A U.S. diplomat accused of running a red light and killing a motorcyclist has left Pakistan, two days after local authorities blocked him from boarding a military plane. Pakistani officials initially refused to let military attaché Col. Joseph Hall fly out of the country, saying he must face a criminal investigation for the car accident, but the U.S. insisted he had diplomatic immunity. The spat was just the latest tussle between the two countries, which have been at odds since January, when the U.S. froze all security aid to Pakistan after President Trump tweeted that the country had failed to crack down on terrorists and given the U.S. “nothing but lies and deceit.” The U.S. now requires Pakistani diplomats to get permission to travel more than 25 miles from their embassy; Pakistan is implementing similar restrictions on American diplomats.
Pilots’ midair scare
A Sichuan Airlines plane heading to Tibet had to make an emergency landing this week after its windshield shattered at 32,000 feet and a co-pilot was nearly sucked out of the cockpit. “Suddenly, the windshield just cracked and made a loud bang,” said pilot Liu Chuanjian. “The next thing I knew, my co-pilot had been sucked halfway out of the window.” The co-pilot, who was wearing a seat belt, was pulled back into the plane; he suffered scratches and a sprained wrist. A flight attendant and 29 of the 119 passengers were also injured. The plane landed safely in Chengdu, and many Chinese social media users lauded the flight crew as heroes. “Give the pilot a raise!” said one. “Give the first officer a paid vacation!”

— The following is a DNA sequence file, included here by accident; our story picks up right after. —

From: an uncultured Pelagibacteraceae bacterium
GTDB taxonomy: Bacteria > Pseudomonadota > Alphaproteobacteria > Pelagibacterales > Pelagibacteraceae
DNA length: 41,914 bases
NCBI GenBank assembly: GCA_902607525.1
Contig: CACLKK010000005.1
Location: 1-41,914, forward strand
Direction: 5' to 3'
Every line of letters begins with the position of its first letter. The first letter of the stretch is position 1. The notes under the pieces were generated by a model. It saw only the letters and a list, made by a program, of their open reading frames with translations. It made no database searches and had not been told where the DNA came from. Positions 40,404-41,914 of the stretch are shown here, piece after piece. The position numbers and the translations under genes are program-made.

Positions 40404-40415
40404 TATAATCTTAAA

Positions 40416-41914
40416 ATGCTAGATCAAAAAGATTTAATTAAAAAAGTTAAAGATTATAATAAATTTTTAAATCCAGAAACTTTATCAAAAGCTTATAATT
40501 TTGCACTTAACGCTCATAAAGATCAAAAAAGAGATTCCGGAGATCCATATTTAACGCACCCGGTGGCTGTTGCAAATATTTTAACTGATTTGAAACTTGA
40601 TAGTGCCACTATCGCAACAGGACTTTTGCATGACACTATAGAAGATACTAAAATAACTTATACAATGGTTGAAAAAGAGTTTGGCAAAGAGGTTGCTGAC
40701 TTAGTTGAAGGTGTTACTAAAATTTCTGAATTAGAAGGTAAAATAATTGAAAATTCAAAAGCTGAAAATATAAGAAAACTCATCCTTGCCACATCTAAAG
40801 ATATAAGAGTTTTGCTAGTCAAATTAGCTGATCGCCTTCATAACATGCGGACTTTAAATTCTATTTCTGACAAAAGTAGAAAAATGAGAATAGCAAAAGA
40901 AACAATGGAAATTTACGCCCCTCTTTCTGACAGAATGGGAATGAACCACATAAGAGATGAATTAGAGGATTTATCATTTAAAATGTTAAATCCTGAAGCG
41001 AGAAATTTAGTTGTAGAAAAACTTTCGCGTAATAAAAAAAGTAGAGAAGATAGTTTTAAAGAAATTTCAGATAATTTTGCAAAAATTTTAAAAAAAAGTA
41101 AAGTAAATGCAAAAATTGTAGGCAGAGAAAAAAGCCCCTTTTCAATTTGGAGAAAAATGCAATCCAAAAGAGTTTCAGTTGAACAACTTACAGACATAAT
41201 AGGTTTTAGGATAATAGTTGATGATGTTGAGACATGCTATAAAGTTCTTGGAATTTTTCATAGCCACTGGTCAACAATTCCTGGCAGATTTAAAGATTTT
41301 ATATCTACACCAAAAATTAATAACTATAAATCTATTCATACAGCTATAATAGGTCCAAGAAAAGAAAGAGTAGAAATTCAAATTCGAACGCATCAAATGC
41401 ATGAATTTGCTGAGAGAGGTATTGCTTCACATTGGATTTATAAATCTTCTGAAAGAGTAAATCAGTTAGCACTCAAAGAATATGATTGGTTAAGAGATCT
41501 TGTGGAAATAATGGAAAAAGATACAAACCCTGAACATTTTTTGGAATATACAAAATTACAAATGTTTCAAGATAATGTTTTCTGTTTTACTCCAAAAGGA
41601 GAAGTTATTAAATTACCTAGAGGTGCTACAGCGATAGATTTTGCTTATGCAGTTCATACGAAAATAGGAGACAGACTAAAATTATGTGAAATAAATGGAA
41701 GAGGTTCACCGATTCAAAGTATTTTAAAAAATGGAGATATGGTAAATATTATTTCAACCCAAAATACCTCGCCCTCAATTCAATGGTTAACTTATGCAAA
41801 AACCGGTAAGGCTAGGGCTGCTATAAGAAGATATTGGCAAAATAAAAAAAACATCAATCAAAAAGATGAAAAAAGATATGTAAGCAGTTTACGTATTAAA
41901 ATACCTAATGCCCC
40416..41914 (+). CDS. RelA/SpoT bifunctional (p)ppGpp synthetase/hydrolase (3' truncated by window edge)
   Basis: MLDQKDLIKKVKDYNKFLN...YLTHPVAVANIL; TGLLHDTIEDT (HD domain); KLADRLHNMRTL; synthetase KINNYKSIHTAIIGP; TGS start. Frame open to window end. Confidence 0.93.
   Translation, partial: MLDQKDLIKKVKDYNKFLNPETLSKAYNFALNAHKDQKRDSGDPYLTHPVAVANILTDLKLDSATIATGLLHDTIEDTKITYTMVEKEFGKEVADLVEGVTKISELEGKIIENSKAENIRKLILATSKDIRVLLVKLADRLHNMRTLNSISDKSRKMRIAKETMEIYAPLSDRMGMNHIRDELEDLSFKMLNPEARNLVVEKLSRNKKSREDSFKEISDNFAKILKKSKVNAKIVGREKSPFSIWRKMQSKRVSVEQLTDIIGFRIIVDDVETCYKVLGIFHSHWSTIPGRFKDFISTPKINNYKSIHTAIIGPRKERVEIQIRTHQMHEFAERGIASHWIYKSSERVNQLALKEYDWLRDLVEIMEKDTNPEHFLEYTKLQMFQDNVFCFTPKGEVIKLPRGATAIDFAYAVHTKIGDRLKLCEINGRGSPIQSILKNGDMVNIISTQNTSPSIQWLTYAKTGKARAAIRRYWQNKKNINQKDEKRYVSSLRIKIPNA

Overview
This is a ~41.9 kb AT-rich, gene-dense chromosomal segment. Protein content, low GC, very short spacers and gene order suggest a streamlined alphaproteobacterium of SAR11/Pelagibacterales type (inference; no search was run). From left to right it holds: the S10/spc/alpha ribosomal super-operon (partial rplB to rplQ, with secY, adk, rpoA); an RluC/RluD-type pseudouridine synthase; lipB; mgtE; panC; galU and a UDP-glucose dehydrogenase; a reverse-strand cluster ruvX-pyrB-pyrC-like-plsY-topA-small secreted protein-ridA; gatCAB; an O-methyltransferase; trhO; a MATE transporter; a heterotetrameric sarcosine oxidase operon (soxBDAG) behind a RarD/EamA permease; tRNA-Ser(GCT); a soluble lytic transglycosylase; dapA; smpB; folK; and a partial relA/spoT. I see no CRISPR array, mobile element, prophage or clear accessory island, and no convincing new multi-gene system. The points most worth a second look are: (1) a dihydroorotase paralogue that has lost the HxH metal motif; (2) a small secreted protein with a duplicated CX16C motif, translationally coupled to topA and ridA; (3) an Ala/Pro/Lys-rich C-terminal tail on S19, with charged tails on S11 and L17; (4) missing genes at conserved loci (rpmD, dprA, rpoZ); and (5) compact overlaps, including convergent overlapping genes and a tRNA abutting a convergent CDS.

Kuala Lumpur, Malaysia
Malaysia’s newly elected Prime Minister Mahathir Mohamad has secured the release of the country’s most famous political prisoner: longtime opposition leader Anwar Ibrahim. For much of the 1990s, Ibrahim was seen as the heir to Mahathir, who led the country from 1981 to 2003. But after a falling-out in 1998, Anwar was sacked as Mahathir’s deputy premier and charged with corruption and sodomy. He spent nine of the past 20 years in prison, and the two men’s rivalry defined Malaysian politics. But the pair reconciled in 2016, and Mahathir, 92, deserted the ruling party. In a shock win, he led the opposition to victory in last week’s election—the first time Malaysia’s government has changed in six decades—by promising to fight corruption and free Anwar. The elder statesman says he will hand power within two years to Anwar.
Flight 370 mystery solved?
The pilot of Malaysia Airlines Flight 370, Capt. Zaharie Ahmad Shah, likely crashed the plane on purpose, killing all 239 people on board, aviation experts told Australia’s 60 Minutes this week. The Beijing-bound plane disappeared from radar screens less than an hour after takeoff from Kuala Lumpur in 2014, and pieces of its wreckage washed up years later in Africa. Simon Hardy, a Boeing 777 pilot and instructor, re-created the plane’s flight plan using military radar records, and determined that Shah crisscrossed Malaysian and Thai airspace to evade detection. Hardy also noticed that Shah, 53, probably dipped the plane’s wing over the island of Penang, perhaps to take one last look at his birthplace. “He was killing himself,” said Canadian air crash investigator Larry Vance. “Unfortunately, he was killing everybody else on board, and he did it deliberately.” ■